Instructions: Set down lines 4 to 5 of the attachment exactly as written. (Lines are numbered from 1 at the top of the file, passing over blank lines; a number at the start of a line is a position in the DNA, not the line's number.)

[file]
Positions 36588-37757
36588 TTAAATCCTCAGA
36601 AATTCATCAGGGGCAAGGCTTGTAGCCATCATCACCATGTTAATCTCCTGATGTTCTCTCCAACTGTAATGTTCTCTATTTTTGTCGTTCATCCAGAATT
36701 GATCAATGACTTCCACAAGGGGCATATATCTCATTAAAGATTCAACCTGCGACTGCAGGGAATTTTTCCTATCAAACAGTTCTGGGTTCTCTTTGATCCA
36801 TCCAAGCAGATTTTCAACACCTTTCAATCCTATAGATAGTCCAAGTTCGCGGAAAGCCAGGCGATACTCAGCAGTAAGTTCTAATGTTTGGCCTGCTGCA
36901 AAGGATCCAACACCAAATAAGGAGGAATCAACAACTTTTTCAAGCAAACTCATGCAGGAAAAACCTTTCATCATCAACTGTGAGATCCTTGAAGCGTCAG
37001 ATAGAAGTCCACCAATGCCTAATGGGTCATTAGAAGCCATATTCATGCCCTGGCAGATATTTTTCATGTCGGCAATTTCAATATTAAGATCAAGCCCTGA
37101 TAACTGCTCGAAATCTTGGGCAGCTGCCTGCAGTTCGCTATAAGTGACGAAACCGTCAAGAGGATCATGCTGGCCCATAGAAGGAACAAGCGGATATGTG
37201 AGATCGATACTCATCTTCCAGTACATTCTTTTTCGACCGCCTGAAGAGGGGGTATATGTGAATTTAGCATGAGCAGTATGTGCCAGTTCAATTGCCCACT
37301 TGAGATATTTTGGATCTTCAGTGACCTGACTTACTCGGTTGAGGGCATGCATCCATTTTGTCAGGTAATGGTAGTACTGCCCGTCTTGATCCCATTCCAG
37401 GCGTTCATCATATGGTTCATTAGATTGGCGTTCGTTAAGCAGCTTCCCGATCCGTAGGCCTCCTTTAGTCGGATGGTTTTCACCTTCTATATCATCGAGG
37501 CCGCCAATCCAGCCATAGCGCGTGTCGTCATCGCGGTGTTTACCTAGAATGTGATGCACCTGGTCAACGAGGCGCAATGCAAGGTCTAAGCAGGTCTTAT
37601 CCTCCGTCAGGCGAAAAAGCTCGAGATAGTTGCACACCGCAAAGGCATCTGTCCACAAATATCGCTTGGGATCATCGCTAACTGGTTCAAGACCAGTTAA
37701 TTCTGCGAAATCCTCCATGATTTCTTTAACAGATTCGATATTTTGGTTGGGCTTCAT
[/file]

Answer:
36701 GATCAATGACTTCCACAAGGGGCATATATCTCATTAAAGATTCAACCTGCGACTGCAGGGAATTTTTCCTATCAAACAGTTCTGGGTTCTCTTTGATCCA
36801 TCCAAGCAGATTTTCAACACCTTTCAATCCTATAGATAGTCCAAGTTCGCGGAAAGCCAGGCGATACTCAGCAGTAAGTTCTAATGTTTGGCCTGCTGCA